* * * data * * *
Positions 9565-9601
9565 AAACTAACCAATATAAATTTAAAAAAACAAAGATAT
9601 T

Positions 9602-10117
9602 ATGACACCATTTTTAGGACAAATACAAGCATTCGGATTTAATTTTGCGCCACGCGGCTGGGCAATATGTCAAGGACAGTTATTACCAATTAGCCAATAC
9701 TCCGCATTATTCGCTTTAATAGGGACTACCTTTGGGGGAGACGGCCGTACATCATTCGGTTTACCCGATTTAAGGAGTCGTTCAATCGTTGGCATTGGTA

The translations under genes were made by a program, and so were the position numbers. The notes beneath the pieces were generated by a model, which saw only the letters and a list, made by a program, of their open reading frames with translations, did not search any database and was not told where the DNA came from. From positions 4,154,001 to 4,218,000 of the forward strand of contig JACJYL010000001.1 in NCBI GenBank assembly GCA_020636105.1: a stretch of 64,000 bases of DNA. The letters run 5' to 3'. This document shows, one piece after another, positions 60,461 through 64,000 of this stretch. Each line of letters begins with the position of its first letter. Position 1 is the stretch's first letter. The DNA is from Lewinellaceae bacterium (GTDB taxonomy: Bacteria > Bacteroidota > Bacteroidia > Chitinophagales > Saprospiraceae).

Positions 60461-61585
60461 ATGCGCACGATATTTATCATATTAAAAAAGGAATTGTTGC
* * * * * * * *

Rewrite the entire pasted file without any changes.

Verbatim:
Positions 9565-9601
9565 AAACTAACCAATATAAATTTAAAAAAACAAAGATAT
9601 T

Positions 9602-10117
9602 ATGACACCATTTTTAGGACAAATACAAGCATTCGGATTTAATTTTGCGCCACGCGGCTGGGCAATATGTCAAGGACAGTTATTACCAATTAGCCAATAC
9701 TCCGCATTATTCGCTTTAATAGGGACTACCTTTGGGGGAGACGGCCGTACATCATTCGGTTTACCCGATTTAAGGAGTCGTTCAATCGTTGGCATTGGTA

The translations under genes were made by a program, and so were the position numbers. The notes beneath the pieces were generated by a model, which saw only the letters and a list, made by a program, of their open reading frames with translations, did not search any database and was not told where the DNA came from. From positions 4,154,001 to 4,218,000 of the forward strand of contig JACJYL010000001.1 in NCBI GenBank assembly GCA_020636105.1: a stretch of 64,000 bases of DNA. The letters run 5' to 3'. This document shows, one piece after another, positions 60,461 through 64,000 of this stretch. Each line of letters begins with the position of its first letter. Position 1 is the stretch's first letter. The DNA is from Lewinellaceae bacterium (GTDB taxonomy: Bacteria > Bacteroidota > Bacteroidia > Chitinophagales > Saprospiraceae).

Positions 60461-61585
60461 ATGCGCACGATATTTATCATATTAAAAAAGGAATTGTTGC